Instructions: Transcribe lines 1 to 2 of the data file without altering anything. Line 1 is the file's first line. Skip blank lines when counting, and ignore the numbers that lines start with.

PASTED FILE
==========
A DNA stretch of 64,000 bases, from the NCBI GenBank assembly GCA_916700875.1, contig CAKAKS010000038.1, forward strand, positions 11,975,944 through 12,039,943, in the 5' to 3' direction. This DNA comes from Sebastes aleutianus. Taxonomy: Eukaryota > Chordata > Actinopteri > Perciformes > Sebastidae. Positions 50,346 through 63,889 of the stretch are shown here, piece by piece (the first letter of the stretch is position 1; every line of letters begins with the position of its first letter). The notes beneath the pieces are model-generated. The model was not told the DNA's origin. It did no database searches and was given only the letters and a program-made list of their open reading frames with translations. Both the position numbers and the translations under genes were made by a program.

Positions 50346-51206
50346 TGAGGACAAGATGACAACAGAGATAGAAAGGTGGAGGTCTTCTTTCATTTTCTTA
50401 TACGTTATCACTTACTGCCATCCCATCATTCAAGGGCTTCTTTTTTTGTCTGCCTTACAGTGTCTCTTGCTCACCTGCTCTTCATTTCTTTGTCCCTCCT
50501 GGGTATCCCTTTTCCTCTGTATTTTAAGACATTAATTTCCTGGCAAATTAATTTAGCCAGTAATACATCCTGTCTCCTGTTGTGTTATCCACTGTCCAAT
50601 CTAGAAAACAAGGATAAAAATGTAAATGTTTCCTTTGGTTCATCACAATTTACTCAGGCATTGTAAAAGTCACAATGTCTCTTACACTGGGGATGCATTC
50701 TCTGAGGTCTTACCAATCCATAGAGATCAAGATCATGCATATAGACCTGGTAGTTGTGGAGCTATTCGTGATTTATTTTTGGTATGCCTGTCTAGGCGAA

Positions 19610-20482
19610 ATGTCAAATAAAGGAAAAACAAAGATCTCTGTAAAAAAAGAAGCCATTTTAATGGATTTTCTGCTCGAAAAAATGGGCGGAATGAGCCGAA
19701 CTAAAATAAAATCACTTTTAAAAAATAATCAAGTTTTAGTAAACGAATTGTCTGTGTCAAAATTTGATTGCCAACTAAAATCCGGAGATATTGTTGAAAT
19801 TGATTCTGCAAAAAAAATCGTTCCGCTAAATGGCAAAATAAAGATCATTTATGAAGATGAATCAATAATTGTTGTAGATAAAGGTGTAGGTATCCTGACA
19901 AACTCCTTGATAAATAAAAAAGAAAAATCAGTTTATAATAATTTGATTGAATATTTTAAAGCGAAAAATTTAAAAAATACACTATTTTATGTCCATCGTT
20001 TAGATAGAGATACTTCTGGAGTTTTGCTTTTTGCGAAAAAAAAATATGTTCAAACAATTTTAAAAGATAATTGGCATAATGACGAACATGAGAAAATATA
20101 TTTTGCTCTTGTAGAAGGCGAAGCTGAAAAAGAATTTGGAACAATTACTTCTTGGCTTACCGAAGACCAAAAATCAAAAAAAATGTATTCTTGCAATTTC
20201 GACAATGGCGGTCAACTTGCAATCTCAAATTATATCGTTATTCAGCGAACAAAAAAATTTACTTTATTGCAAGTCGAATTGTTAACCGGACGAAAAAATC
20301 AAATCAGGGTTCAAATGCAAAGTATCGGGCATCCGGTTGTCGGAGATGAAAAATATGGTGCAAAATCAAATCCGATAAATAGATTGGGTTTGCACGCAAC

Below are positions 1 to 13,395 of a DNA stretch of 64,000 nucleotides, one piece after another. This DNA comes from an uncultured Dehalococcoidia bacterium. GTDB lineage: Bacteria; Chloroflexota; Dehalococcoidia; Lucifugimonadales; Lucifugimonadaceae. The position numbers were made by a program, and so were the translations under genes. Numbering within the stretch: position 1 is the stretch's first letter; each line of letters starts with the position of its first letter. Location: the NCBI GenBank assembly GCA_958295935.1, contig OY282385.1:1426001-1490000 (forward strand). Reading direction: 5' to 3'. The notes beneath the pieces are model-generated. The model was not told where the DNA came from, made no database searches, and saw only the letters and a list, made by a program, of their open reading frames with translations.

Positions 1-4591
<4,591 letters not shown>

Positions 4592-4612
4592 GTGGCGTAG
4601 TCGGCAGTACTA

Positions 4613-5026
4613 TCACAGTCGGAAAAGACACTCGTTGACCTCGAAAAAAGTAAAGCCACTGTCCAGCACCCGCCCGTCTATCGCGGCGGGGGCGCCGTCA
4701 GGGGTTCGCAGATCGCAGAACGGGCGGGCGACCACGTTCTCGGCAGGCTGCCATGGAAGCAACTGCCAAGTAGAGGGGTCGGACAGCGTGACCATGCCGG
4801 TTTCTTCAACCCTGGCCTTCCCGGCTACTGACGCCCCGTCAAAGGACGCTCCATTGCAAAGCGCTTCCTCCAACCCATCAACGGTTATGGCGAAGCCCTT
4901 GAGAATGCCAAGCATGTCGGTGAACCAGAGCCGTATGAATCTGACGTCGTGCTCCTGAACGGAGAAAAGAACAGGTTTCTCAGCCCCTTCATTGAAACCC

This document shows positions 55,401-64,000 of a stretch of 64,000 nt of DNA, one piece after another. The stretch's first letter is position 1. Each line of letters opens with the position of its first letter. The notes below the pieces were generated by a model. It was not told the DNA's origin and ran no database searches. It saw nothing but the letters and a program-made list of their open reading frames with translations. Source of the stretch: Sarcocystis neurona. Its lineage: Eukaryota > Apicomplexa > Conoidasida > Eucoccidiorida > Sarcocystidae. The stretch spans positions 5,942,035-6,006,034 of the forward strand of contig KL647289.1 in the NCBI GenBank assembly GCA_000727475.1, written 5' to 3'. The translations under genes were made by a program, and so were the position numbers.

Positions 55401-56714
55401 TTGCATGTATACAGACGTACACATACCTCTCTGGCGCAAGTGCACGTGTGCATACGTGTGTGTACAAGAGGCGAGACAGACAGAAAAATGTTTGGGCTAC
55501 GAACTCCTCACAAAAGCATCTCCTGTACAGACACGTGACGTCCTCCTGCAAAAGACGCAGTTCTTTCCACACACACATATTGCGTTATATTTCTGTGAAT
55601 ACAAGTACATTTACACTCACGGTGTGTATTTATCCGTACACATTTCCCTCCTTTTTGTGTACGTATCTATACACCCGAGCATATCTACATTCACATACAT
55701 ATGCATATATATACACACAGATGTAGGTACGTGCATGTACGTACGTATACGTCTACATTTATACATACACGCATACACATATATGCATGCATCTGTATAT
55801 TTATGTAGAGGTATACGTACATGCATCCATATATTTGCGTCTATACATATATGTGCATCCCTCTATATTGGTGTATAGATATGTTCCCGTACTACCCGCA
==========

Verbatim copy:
A DNA stretch of 64,000 bases, from the NCBI GenBank assembly GCA_916700875.1, contig CAKAKS010000038.1, forward strand, positions 11,975,944 through 12,039,943, in the 5' to 3' direction. This DNA comes from Sebastes aleutianus. Taxonomy: Eukaryota > Chordata > Actinopteri > Perciformes > Sebastidae. Positions 50,346 through 63,889 of the stretch are shown here, piece by piece (the first letter of the stretch is position 1; every line of letters begins with the position of its first letter). The notes beneath the pieces are model-generated. The model was not told the DNA's origin. It did no database searches and was given only the letters and a program-made list of their open reading frames with translations. Both the position numbers and the translations under genes were made by a program.

Positions 50346-51206